Instead, Dombrowski would be wise to target relievers on one-year contracts like David Robertson, Michael Fulmer, or Daniel Bard. Andrew Chafin could be another great target as well, although he signed a two-year, $13 million deal this offseason.
Robertson, Chafin, Fulmer, and Bard are all having excellent seasons, but none would cost a top-tier prospect. Any one of these pitchers would bolster the back of the bullpen and give Rob Thomson another reliable arm to call upon in the late innings.
The Phillies Could Use Another Big Bat…
The final thing the Phillies could really use is an impact bat for the middle of the lineup.
Coming into the season, Philadelphia was set to have one of the most fearsome offenses in the league. Then, Bryce Harper and Jean Segura were both hit by pitches and broke fingers. They had been the team’s two best hitters up to that point.
Dave Dombrowski’s biggest offseason signing, Nick Castellanos, has been a disaster so far this year. He is hitting just .251 with a .673 OPS and eight home runs. Other key members of the offense, like J.T. Realmuto and Alec Bohm, have also been underperforming.
Harper and Segura will be back before the year is up, and hopefully some of the other hitters will find their footing in the second half, but the Phillies could still use another bat to help them get through the summer.
…But Do They Have the Room?
The problem will be finding the right fit. The Phillies already have established starters at most positions. Even Harper’s position, designated hitter, is being filled admirably by rookie Darrick Hall (4 HR, .827 OPS in 16 G).
Center field is the position most in need of an offensive upgrade — Phillies center fielders are hitting a combined .217/.273/.325 — but there aren’t many better options on the trade market. Unless Dave Dombrowski is able to put together an enticing enough package to convince the Pirates to trade Bryan Reynolds, he isn’t going to be adding a heavy-hitting center fielder via trade.
The Phillies would have much better luck finding an impact bat in a corner outfielder/DH who could split time with Hall and Castellanos, but things will get crowded once Harper returns from the IL.
For that reason, Dombrowski can really only trade for someone who will be a free agent after the season. Rob Thomson can shuffle things around to find playing time for everyone this year, but the Phillies can’t go into 2023 with that many corner outfielders on the roster.
That being the case, Andrew Benintendi of the Kansas City Royals seems like the best fit. He is a left fielder who swings a good bat and is soon to be a free agent. The Phillies could use a .300 hitter, and he would also provide a defensive upgrade over Castellanos or Schwarber. Unfortunately, Benintendi is left-handed, so it’s hard to see how he could get enough playing time. The Phillies’ roster already includes lefties Harper, Schwarber, and Hall.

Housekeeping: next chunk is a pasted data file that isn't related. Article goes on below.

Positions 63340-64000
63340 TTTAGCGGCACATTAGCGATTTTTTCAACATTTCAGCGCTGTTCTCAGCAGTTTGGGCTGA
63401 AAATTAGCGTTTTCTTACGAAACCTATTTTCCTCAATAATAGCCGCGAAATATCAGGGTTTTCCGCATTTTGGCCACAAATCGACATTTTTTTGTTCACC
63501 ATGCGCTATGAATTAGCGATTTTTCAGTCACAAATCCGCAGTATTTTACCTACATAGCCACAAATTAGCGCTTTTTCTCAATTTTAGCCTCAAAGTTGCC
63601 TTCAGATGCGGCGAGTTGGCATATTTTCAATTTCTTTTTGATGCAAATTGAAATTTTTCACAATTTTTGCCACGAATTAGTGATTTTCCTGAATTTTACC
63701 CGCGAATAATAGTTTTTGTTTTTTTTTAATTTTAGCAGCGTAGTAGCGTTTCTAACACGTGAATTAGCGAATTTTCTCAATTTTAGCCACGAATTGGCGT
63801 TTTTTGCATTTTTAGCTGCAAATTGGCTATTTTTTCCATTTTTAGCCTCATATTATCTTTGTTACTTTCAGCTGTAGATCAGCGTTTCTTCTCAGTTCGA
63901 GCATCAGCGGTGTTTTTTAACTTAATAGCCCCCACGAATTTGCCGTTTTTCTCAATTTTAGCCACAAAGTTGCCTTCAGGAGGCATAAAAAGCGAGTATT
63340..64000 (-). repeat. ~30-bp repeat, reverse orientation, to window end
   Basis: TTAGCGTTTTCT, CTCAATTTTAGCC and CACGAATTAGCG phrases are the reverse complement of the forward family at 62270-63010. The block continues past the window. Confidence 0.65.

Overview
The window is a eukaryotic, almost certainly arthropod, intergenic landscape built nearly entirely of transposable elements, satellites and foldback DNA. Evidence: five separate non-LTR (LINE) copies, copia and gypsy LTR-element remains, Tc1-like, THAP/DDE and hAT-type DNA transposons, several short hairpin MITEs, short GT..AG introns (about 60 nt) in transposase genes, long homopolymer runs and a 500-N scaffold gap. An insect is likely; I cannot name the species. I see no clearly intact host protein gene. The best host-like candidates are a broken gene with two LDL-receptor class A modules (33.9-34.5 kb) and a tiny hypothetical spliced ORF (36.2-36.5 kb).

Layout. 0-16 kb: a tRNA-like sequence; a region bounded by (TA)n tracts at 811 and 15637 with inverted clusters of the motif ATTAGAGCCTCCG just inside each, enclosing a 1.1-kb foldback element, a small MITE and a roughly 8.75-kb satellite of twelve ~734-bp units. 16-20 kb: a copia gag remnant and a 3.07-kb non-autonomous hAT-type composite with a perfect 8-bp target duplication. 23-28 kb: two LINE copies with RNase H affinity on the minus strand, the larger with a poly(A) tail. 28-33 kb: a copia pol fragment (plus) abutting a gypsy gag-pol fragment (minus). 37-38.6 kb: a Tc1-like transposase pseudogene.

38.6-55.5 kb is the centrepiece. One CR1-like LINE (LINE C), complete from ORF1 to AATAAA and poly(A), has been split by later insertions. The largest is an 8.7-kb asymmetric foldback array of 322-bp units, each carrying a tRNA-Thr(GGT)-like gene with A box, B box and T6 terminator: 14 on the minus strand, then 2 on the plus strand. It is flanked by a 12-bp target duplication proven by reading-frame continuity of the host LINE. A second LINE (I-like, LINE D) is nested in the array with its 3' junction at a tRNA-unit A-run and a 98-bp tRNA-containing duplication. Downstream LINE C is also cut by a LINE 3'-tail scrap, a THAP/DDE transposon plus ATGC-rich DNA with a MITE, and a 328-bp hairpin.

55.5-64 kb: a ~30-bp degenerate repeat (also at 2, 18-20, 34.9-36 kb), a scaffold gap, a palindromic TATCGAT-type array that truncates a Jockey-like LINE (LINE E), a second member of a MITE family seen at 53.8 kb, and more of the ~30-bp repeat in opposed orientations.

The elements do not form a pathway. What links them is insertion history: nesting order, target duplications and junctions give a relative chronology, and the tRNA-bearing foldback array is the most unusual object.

With limited options in center and too many corner outfielders already on the team, the final option for the Phillies is to get creative. They could replace one of their current infielders with an offensive upgrade.
Brandon Drury is having an excellent year at third base for the Cincinnati Reds (18 HR, .864 OPS). If the Phillies are ready to move on from Alec Bohm, Drury would be a strong addition to the middle of the lineup.
What Do the Phillies Have to Offer?
The Phillies may not have the deepest farm system, but they have some talented prospects to dangle at the deadline. Consensus top prospects Mick Abel and Andrew Painter seem untouchable, but most others should be up for grabs.
Catcher Logan O’Hoppe had his breakout year last season and continues to impress at Double-A. He’ll be a valuable trade chip for Dombrowski.
Donny Sands is another catcher who might soon be packing his bags. He’s having a great year at Triple-A, but he has no path to regular playing time with the Phillies. He is also taking up a spot on the 40-man roster.
Luis Garcia and Johan Rojas are two further names often thrown around in trade rumors. However, both are having down years, so the Phillies might prefer to hold onto them a little longer.
On the pitching side of things, Ben Brown is having a breakout year at High-A. He is someone the Phillies could hope to sell high on at the deadline. Griff McGarry is another name who could be a valuable trade chip. He is a promising arm who would be hard to part with, but Dombrowski must be willing to make sacrifices.
It’s hard to say just which prospects will be gone by August 2nd at 6:00pm, but if Dombrowski wants to get this team back to the postseason, he’s going to have to part with some of the best names in the system.
As Red Sox and Tigers fans know, he has a pretty good track record of doing exactly that.